OECD Reviews of Regulatory Reform: China 2009 Defining the Boundary between the Market and the State

OECD Reviews of Regulatory Reform

Book 11
OECD Publishing
Free sample

China has made enormous progress in developing the modern legal and regulatory foundation for the market economy. The private sector is now the main driver of growth, and new laws have gone a long way toward establishing private property rights, competition, and mechanisms for entry and exit comparable to those of many OECD countries. At the same time important challenges remain, including further clarification of the scope of state ownership, reform of relations among central and local governments, firmer establishment of the rule of law, and strengthening of regulatory institutions and processes.

This review of China's regulatory system focuses on the overall economic context for regulatory reform, the government’s capacity to manage regulatory reform, competition policy and enforcement, and market openness. The review also examines the regulatory framework in the electricity, water and health care sectors. As for OECD countries, the review follows a multidisciplinary and highly interactive approach. A number of OECD instruments and policies are used in this assessment, although the review also takes into account the specific challenges faced by the Chinese authorities. The review includes a comprehensive set of policy recommendations.

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Additional Information

Publisher
OECD Publishing
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Published on
May 5, 2009
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Pages
322
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ISBN
9789264059429
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Language
English
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Content Protection
This content is DRM protected.
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Eligible for Family Library

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This review of regulatory reform in Australia comes at the right time to capture the attention of the OECD community. Australia has successfully weathered the worst effects of the current economic crisis. The resilience of the Australian economy, in the face of the deepest and most widespread recession in over fifty years in OECD countries, can in part be attributed to Australia’s current and past regulatory reforms.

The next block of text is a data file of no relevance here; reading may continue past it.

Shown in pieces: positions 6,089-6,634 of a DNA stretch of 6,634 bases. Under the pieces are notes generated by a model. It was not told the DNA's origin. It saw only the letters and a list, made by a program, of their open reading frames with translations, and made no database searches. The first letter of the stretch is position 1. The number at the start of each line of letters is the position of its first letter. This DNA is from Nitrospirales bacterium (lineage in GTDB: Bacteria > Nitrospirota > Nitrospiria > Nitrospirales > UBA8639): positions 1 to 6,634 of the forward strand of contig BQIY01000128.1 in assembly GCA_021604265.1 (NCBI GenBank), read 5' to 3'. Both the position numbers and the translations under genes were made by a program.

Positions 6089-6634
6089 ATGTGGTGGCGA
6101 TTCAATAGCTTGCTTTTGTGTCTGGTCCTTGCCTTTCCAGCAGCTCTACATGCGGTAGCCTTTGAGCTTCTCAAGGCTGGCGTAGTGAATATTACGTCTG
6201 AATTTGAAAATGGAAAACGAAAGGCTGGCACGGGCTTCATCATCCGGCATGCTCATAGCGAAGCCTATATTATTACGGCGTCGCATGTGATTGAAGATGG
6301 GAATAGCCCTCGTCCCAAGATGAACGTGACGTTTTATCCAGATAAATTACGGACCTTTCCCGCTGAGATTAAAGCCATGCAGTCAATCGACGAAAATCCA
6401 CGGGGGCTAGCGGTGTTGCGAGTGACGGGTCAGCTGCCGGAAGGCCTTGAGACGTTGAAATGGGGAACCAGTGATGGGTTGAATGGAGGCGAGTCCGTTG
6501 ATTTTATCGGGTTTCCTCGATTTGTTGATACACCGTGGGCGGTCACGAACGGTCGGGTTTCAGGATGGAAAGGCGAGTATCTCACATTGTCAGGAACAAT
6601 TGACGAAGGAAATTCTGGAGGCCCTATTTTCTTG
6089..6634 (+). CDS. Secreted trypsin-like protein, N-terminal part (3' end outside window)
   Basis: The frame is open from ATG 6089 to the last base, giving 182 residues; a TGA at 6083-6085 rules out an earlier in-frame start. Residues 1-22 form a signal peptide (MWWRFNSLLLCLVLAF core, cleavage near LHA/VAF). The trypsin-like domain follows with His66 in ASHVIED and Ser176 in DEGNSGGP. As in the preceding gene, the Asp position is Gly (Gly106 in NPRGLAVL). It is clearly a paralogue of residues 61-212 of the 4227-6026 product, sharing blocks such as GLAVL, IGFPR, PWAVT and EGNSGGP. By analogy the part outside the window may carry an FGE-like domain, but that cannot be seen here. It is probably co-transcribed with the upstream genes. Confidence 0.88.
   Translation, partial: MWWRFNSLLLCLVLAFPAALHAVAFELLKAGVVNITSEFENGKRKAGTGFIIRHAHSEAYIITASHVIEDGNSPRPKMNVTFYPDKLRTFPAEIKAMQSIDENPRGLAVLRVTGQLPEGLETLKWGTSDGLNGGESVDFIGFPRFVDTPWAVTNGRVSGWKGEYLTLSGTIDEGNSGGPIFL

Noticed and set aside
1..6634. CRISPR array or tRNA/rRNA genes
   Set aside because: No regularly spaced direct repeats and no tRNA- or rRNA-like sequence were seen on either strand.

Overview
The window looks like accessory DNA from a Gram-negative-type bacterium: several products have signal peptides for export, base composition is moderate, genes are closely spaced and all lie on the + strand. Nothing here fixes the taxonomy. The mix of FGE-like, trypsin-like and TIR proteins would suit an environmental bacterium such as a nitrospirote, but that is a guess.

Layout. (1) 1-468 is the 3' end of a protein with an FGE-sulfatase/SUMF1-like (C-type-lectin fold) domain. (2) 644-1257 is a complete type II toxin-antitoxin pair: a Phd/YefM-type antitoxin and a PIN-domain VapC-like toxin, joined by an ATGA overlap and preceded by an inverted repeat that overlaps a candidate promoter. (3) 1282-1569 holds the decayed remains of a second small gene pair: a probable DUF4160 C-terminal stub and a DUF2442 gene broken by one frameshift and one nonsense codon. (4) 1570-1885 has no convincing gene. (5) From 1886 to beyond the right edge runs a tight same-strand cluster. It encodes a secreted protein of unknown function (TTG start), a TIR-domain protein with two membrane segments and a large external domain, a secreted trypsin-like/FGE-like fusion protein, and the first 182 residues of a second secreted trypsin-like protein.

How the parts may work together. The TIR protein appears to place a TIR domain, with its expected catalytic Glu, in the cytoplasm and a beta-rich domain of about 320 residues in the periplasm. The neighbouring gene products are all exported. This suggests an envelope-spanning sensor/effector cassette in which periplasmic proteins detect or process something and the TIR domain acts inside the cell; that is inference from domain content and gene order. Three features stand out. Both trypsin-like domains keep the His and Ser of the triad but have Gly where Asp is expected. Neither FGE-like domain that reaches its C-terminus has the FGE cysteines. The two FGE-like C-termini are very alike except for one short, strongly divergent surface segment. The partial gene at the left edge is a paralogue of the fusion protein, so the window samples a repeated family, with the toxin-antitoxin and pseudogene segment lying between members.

Australia has built strong governance foundations for the development of good regulatory management and competition policies, which are likely to be conducive to economic growth. It aims to reinvigorate a wide agenda of national reforms and to embed past reform achievements in new working arrangements between the Commonwealth and the States. This reform agenda is likely to yield substantial economic benefits for years to come, but demands joint participation and commitment from both the Commonwealth and all States. Maintaining the momentum for reform is a critical challenge, which requires a strategic vision as well as strenuous efforts to promote change and to establish a culture of continuous regulatory improvement.

Australia is one of many OECD countries to request a broad review by the OECD of its regulatory practices and reforms. This review presents a general picture , set within a macroeconomic context, of regulatory achievements and challenges, including regulatory quality at the Commonwealth level as well as across levels of government, competition policy and market openness. It also provides a special focus on Commonwealth-state relationships.